Thursday, December 22, 2011

An Interesting Proposal To Address Inequality

But It Won't Be Under The Tree This Year
A New York Times article Don't Tax the Rich, Tax Inequality by Ian Ayers and Aaron Edlin, Law Professors from Yale and Berkeley respectively, was discussed today on WNPR - Connecticut Public Radio's Where We Live.   The PodCast should be available soon.

The authors are concerned about the demise of democracy in the face of political control by the wealthy.

The gist of the plan is to have a tax on the wealthy kick-in only when the disparity between the income of the 1% and the median income exceeds a certain ratio.  They arbitrarily choose the 2006 ratio of 36 (36 times the median income, which I, and most of the callers think is too high).

The plan would insure that "All boats will rise with the tide", i.e. that the wealthy could only get richer as the median income increases - as the 99% increase their income.  The incentive would help job creation, grow the economy and be the closest thing to a real trickle down economics.

As all solutions create new problems, this plan would not be without some flaws, drawbacks or unforeseen consequences.  But it is an interesting new concept.

Many of the audience who called in cited the dysfunctional congress as the major block to making any efficacious changes in tax law, let alone one that is as creative and innovative as this.


  1. Oh that's so fucking goofy. You know the bright boys in accounting and finance would immediately come up with a way to juggle the numbers so that the taxable ratio never happens.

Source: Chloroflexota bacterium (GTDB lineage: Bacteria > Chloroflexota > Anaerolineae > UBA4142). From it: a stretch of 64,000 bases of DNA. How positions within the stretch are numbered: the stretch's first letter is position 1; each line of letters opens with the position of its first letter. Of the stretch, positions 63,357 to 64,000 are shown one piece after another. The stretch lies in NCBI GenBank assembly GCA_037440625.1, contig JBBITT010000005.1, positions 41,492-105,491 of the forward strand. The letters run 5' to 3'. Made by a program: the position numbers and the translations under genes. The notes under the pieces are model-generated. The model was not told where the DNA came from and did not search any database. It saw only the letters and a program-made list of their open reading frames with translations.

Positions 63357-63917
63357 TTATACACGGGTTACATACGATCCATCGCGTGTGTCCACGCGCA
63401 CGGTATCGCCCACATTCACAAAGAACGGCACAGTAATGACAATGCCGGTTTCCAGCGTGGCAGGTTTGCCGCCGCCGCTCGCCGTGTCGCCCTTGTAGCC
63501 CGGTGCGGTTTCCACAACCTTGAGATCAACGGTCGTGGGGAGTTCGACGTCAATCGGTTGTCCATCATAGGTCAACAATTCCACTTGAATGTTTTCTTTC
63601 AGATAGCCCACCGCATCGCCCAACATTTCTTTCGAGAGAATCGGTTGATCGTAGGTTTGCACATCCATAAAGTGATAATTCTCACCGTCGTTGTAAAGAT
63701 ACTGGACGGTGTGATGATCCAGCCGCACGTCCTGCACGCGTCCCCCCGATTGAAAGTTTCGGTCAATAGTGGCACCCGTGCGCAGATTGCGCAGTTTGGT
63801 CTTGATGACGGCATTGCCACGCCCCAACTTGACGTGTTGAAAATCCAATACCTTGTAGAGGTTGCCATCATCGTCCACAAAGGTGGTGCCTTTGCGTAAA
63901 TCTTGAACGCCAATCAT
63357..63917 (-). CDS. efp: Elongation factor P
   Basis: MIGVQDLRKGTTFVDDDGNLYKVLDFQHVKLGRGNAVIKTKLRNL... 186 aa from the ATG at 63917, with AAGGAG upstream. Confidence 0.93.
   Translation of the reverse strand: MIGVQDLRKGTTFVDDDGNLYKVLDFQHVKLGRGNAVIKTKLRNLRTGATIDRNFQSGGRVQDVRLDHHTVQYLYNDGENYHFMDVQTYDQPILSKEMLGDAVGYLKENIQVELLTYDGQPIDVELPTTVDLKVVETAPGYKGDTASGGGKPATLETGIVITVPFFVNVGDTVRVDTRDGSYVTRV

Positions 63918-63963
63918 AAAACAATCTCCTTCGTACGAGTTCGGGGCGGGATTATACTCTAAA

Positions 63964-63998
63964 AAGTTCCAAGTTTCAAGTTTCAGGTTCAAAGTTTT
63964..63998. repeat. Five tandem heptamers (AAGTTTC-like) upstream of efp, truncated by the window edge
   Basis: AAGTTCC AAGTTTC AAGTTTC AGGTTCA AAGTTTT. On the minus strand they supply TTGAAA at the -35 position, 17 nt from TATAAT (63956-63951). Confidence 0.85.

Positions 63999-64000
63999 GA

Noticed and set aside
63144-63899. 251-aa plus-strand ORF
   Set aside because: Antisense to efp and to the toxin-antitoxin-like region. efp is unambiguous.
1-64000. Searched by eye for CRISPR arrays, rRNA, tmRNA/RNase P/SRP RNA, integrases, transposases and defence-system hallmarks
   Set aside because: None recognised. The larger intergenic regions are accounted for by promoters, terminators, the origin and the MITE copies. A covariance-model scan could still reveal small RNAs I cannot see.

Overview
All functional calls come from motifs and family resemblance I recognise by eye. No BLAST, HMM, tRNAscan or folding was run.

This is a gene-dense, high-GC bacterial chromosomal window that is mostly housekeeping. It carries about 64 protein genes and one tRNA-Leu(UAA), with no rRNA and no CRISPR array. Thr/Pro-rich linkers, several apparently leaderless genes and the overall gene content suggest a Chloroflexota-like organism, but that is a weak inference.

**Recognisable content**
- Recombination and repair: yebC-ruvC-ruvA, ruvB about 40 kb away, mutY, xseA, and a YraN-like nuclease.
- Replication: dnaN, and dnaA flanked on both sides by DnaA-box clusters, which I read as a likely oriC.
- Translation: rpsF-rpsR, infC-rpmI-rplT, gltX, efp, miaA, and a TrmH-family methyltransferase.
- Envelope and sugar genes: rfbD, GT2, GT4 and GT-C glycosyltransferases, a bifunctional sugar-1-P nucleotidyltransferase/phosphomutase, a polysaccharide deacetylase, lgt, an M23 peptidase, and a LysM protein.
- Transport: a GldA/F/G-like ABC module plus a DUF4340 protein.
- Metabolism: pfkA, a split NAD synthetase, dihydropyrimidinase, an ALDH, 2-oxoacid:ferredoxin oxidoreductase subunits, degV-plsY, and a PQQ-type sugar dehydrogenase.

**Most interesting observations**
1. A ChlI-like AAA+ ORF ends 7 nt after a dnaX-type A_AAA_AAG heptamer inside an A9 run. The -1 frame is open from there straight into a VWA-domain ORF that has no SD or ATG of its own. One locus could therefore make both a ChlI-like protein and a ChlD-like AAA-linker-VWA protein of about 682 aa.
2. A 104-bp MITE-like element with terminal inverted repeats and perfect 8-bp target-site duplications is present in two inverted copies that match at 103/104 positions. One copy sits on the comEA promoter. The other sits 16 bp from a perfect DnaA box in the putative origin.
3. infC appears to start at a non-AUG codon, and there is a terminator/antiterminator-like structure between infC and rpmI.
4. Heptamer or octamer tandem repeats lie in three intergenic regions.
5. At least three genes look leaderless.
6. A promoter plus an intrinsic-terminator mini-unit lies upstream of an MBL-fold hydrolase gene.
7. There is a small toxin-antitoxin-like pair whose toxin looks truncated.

I say tax 'em all at 36 percent straight across the board, for starters. Plus there's no reason why somebody making a million-plus per year shouldn't be paying Soc. Sec. and Medicare taxes too.

    Unlimited wealth, like unlimited power, is always a bad thing.

  2. Interesting idea, indeed, but with most of Congress filled with the 1% it might be a hard bill to get passed/

  3. Russ, Trouble is, no one in congress gives a rats ass about your or my opinion. They don't even care about the assessments of learned economists and professors from Yale and Berkeley. Hopefully many who are up for reelection will be voted Bob said, they are the 1%, so things won't be changing anytime soon, I'm afraid. Mitch, well, you're just far enough away to not take it all too seriously...unless those European nations start falling like dominoes...

  4. There is also a proposal to tax all stock and bond transactions at .03%. It does work but I say that's far too low. Make it 5% and you could parcel out $6 Billion to ever state in the union EVERY year.

    Imagine what a state like mine, RI could do with that. Fix the highways and roadways, improve the schools, those are just a few. I saw what the stimulus money could do and this would be SIGNIFICANTLY more.

  5. I am not sure if anything will get passed with this Congress....

  6. "Nobody in Congress gives a rat's ass about your or my opinions" - that's just the problem, isn't it?

    wv - shiveri



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